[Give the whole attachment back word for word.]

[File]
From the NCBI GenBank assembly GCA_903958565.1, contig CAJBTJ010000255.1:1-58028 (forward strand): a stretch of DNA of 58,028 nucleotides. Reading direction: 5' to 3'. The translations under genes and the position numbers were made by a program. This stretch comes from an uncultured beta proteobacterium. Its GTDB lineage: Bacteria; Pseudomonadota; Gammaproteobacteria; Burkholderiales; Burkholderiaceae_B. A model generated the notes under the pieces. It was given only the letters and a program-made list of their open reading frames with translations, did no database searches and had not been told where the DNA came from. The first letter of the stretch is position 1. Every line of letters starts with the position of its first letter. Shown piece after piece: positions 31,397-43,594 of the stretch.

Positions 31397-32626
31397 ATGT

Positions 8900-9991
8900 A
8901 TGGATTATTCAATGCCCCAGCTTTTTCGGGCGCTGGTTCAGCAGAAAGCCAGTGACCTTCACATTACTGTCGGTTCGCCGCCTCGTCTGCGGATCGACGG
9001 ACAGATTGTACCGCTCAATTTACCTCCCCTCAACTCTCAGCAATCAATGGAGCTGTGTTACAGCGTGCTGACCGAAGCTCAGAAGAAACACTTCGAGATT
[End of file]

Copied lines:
From the NCBI GenBank assembly GCA_903958565.1, contig CAJBTJ010000255.1:1-58028 (forward strand): a stretch of DNA of 58,028 nucleotides. Reading direction: 5' to 3'. The translations under genes and the position numbers were made by a program. This stretch comes from an uncultured beta proteobacterium. Its GTDB lineage: Bacteria; Pseudomonadota; Gammaproteobacteria; Burkholderiales; Burkholderiaceae_B. A model generated the notes under the pieces. It was given only the letters and a program-made list of their open reading frames with translations, did no database searches and had not been told where the DNA came from. The first letter of the stretch is position 1. Every line of letters starts with the position of its first letter. Shown piece after piece: positions 31,397-43,594 of the stretch.

Positions 31397-32626
31397 ATGT

Positions 8900-9991
8900 A
8901 TGGATTATTCAATGCCCCAGCTTTTTCGGGCGCTGGTTCAGCAGAAAGCCAGTGACCTTCACATTACTGTCGGTTCGCCGCCTCGTCTGCGGATCGACGG
9001 ACAGATTGTACCGCTCAATTTACCTCCCCTCAACTCTCAGCAATCAATGGAGCTGTGTTACAGCGTGCTGACCGAAGCTCAGAAGAAACACTTCGAGATT